pyABF - The best tool I've found to extract pClamp acquisition files (.abf format) is called pyABF. It is incredibly easy to apply and, more importantly, has great documentation with tutorials that I heartily recommend. pyABF allows the selection of individual sweeps within the file or only a section of the sweep and reports initial parameters such as sweep duration, number of sweeps and acquisition rate.
loadHEKA - Regarding extracting the raw data from PatchMaster, Easy Electrophysiology has recently created a new package in testing phase called loadHEKA. Although I have not personally used it, loadHEKA appears very promising and is inspired by other solid Python packages like heka_reader.
2) Processing your signals in Python
Imagine having extracted a sweep from the original file. The signal has a partially unstable baseline, and it is affected by a canonical Hum (50 Hz) electrical noise.
First, let's stabilise our unstable baseline. We use the Python library NumPy, a highly optimized Python package oriented toward mathematical operations. It handles one- and multidimensional datasets, allowing the application of infinite mathematical functions, and statistical analysis with incredibly high speed of operation, thanks to its C-based code. To achieve a stable baseline, we can calculate the median of the first section and the last section of our sweep and use these two values to create a new line to subtract
from our original signal. These steps use two functions from NumPy called numpy.median and numpy.linspace.
In order to deal with a 50 Hz electrical noise within our signal we will use another built-in library within Python: SciPy. SciPy is an extension library from NumPy, highly focused on scientific applications. A great number of incredibly useful tools have been created within this library, one of which is for example Signal. This package offers a variety of functions aimed at transforming any signal.
As often happens in an electrophysiological rig, we probably already know that our crippling noise is at a frequency of 50 Hz. If we want to remove this noise, we first need to create a filtering kernel specific to 50 Hz and then apply a filtering function using this kernel. Within Signal, two specific functions are really useful to remove noise: signal.iirnotch and signal.filtfilt.
3) Analysing your processed signal in Python
Let's imagine that our experiment was to record spontaneous synaptic events from our patched neuron. We have now a clean and stable signal and we want to find individual synaptic events within our signal. To do this, another useful tool within Scipy and Signal is signal.find_peaks which allows isolating peaks within a time series and is extremely useful to label synaptic events from patchclamp recordings. It will require a bit of tuning of the initial parameters but signal.find_peaks is an extremely solid and optimized tool that extracts a series of important parameters such as event amplitude, rise time, slope position within the sweep and so on.
4) Organising your event parameters and performing statistics
We've now extracted important parameters from hundreds of synaptic events. Where do we organise them? We need a form of table that allows us to select which parameters to perform statistics and plotting on. Pandas is a great tool for data organization, analysis and extraction into conventional database formats, like Windows Excel. Within a Pandas DataFrame, the main Pandas object, it is possible to select individual parameters or combinations thereof within a dataset, to perform the most various statistical analyses.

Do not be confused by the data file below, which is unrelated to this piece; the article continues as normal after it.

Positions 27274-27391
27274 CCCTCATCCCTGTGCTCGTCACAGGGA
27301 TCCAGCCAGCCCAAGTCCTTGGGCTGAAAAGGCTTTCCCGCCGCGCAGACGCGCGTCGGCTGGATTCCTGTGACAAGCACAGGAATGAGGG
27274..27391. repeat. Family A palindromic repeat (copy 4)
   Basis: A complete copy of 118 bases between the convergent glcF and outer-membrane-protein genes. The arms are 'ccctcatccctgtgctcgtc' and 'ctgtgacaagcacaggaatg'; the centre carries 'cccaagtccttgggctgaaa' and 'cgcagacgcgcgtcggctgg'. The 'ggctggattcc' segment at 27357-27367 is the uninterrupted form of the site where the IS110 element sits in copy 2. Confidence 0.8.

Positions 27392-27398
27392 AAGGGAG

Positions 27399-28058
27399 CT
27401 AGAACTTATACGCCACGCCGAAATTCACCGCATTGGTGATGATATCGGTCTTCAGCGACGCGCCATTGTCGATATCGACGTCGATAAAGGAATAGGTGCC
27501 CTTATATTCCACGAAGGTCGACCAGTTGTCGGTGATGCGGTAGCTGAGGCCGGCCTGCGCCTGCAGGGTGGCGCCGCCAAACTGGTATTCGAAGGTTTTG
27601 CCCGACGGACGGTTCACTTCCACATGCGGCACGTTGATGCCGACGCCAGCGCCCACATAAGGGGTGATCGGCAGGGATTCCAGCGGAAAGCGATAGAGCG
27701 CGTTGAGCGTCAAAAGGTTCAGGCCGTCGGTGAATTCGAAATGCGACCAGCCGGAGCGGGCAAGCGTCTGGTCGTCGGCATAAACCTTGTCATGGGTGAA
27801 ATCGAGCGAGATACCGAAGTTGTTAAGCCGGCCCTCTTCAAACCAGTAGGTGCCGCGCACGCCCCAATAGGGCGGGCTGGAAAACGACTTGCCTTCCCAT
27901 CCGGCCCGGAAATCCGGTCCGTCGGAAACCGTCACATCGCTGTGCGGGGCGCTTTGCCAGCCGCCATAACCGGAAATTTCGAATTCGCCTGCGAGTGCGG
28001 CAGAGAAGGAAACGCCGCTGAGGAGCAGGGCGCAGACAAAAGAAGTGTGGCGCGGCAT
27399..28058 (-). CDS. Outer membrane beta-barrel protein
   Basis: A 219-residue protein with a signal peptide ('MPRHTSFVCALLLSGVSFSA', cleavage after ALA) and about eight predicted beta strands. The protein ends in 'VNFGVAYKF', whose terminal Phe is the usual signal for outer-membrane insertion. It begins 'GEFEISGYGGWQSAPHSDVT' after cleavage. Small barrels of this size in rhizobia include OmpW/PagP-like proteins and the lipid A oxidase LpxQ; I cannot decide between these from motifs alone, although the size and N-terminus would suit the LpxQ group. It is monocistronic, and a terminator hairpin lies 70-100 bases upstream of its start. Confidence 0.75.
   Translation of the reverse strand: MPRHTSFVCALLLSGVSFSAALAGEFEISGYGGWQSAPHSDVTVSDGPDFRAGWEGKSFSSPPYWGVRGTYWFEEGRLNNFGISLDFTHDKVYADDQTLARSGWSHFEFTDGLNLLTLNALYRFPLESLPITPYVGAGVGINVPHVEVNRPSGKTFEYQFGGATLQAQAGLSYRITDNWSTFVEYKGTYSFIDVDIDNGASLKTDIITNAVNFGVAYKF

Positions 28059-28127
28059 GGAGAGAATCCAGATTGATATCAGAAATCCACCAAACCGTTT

We can use pandas to insert each synaptic event and organise its parameters within the dataframe columns. Within Pandas, we can quickly perform simple statistics by selecting which parameters/columns we want to look at.
5) Plotting events and statistical summary
We now have extracted our events and their parameters, but we want to be able to visualise these events and plot the statistics of the parameters. Matplotlib is, as the name might suggest, a data plotting library. It is easy and quick to use and allows one to plot the most vibrant and fascinating graphs. An evolving series of extension libraries based on Matplotlib is constantly updating and creating graphs in any format and flavour. We can organize our figure in subplots and visually inspect every single event in one subplot and find its position within the entire sweep in another subplot.
Using pyABF and the four essential libraries we mentioned above, I was able to create a small tool for the analyses of spontaneous synaptic events. I used SciPy to isolate specific noise frequencies in my recordings and filtered them out. I used SciPy and NumPy to correct the baseline, find individual events, extract parameters like rise times, amplitudes and duration, to fit the rise and decay phases and store all those values in a Pandas DataFrame. Using Matplotlib, I plotted each event and showed its location within its sweep (see animation).
In summary, Python is becoming increasingly useful for scientists who yearn for an open-source, transparent and sharing scientific community. I hope that after reading this article you will start using this amazing platform to analyse your patch clamp recordings.